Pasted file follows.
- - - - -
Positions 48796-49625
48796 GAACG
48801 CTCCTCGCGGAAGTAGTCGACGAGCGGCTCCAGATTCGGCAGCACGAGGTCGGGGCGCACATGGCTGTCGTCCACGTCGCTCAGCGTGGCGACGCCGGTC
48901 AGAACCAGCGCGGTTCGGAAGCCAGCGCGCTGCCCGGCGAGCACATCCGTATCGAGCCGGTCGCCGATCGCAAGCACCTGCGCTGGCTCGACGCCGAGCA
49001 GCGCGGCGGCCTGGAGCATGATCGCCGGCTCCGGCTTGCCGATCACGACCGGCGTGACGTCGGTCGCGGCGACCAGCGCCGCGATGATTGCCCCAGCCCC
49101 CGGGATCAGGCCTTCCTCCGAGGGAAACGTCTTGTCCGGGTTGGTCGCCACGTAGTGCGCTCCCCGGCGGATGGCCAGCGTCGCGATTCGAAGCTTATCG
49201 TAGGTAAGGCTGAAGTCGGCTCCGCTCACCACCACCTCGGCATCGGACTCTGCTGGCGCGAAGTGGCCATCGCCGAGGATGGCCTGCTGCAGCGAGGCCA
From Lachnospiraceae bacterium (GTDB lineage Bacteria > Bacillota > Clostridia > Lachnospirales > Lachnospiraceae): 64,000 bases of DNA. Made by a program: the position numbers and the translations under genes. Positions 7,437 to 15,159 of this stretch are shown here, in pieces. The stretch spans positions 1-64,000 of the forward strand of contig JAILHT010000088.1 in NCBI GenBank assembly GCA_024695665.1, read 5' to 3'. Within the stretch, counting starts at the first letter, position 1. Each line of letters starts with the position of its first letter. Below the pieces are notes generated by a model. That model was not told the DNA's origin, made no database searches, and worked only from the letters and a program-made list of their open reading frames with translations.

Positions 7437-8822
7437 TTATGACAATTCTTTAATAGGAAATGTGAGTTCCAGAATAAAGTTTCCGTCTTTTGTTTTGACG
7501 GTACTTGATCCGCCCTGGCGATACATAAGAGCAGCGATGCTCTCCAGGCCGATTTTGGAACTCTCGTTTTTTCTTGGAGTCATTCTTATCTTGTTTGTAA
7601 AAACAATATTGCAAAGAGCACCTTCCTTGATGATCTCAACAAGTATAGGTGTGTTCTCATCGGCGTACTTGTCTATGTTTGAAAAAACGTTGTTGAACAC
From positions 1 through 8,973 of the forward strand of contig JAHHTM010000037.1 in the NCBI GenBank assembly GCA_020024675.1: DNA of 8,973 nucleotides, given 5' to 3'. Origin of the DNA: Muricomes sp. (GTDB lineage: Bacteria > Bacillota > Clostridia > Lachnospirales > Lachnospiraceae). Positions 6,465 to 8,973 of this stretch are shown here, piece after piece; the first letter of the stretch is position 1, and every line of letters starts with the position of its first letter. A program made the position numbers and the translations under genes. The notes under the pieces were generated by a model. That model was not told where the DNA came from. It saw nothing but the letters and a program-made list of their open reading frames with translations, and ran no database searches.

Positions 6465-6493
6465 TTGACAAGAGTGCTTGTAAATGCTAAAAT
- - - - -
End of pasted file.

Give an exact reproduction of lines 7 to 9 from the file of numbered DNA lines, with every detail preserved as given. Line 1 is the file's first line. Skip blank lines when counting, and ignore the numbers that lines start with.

49201 TAGGTAAGGCTGAAGTCGGCTCCGCTCACCACCACCTCGGCATCGGACTCTGCTGGCGCGAAGTGGCCATCGCCGAGGATGGCCTGCTGCAGCGAGGCCA
From Lachnospiraceae bacterium (GTDB lineage Bacteria > Bacillota > Clostridia > Lachnospirales > Lachnospiraceae): 64,000 bases of DNA. Made by a program: the position numbers and the translations under genes. Positions 7,437 to 15,159 of this stretch are shown here, in pieces. The stretch spans positions 1-64,000 of the forward strand of contig JAILHT010000088.1 in NCBI GenBank assembly GCA_024695665.1, read 5' to 3'. Within the stretch, counting starts at the first letter, position 1. Each line of letters starts with the position of its first letter. Below the pieces are notes generated by a model. That model was not told the DNA's origin, made no database searches, and worked only from the letters and a program-made list of their open reading frames with translations.

Positions 7437-8822